A few of the writers I follow online, such as Patrick Rhone, and Harry C. Marks have started to use a more analog workflow  when they write. Patrick has switched to writing with pen and paper, Harry is using a vintage Smith-Corona typewriter to work on his novel. They claim that these writing methods allow them to work better, put themselves in another mindspace, and free themselves from distraction. They’re all absolutely right. But, it’s not right for me.
I’ve tried doing the disconnection thing, switching to pen and paper, or a typewriter to work.  I’ve carried every sort of notebook you can think of, from 8.5“ by 11” school notebooks to Pocket Moleskines, to Field Notes. They rarely get used. I lust over a good pen—my favorite being the Zebra Sarassa, but pens do me little good just clipped to the inside of my pants pocket. If I want to write, and if I want to do sustained writing, I have to do it in the digital space. Otherwise, I just shut down after too short of a time.
My iPad, actually, has become the best place for me to write. With the Apple Aluminum Bluetooth keyboard, and Drafts, I can plop down on any flat surface, and get right to work. I’m typing this up in my neighborhood coffee shop, on a lovely, warm Saturday afternoon. Here, I’m able to go into a different mental state, free from the distractions of home. My mind goes entirely into my writing the text on the screen in front of me. Even better is that when it’s done, I can read it. Six years of Catholic school education and daily handwriting classes did me no good. My scrawl is often illegible to anyone except me, and sometimes even me.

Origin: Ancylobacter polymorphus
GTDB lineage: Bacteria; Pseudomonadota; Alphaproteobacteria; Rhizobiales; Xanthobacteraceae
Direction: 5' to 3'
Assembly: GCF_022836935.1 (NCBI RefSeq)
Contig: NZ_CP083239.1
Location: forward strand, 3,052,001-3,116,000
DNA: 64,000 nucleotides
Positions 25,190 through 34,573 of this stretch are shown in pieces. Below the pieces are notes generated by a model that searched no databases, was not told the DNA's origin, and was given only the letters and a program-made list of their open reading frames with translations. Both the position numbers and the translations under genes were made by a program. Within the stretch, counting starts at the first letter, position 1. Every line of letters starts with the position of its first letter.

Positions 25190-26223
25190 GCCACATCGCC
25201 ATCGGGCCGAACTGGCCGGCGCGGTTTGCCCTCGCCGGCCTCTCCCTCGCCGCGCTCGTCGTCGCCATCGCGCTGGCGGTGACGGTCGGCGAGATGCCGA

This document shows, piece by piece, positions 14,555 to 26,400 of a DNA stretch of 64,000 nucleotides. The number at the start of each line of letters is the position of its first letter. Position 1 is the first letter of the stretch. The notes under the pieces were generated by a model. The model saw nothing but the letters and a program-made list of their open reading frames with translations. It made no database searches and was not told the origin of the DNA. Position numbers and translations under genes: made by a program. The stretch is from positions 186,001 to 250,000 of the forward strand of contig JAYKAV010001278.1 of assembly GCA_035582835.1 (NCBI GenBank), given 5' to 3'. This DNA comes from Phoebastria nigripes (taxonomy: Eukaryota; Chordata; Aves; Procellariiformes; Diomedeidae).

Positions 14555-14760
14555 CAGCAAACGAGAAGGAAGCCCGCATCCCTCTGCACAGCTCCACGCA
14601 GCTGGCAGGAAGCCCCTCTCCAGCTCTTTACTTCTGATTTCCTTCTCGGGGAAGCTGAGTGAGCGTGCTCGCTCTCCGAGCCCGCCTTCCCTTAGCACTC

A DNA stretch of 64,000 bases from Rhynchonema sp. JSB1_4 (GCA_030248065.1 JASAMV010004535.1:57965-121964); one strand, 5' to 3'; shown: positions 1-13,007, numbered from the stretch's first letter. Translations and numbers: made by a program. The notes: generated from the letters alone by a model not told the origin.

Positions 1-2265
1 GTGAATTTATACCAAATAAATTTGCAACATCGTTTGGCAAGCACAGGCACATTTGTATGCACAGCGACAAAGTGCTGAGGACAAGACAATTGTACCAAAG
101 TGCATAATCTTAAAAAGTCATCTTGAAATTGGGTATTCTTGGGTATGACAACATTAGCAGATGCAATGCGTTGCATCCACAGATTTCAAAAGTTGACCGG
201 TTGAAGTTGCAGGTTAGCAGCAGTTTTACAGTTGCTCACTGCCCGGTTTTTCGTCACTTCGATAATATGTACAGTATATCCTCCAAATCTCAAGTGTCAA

The analog methods have their advantages. A mechanical typewriter can’t run out of battery power. A notepad and pen won’t shatter if you drop it. What you write on them is permanent, or as close to permanent as is possible with paper. There is a very real, though very small chance, that any second the screen in front of me will die, taking my words with it. The worst that can happen to Patrick is that his pen will leak, and some of the ink will spill over a few words. Every method we use has its tradeoffs.
When Nietzsche got a typewriter, he noticed that writing on it changed what he wrote. He wasn’t sure if it was for the better, or for the worse, but it was a difference. For those of us who are trying to decide between digital writing and analog writing, this is something to consider. Whatever works best for you, whatever allows you to produce the work you want is what you should use, whether it’s Microsoft Word, a mechanical typewriter, pen and paper, or a stylus and wax tablet. I’ve found what works best for me is to use technology, and to use it on my own terms. More on that another time.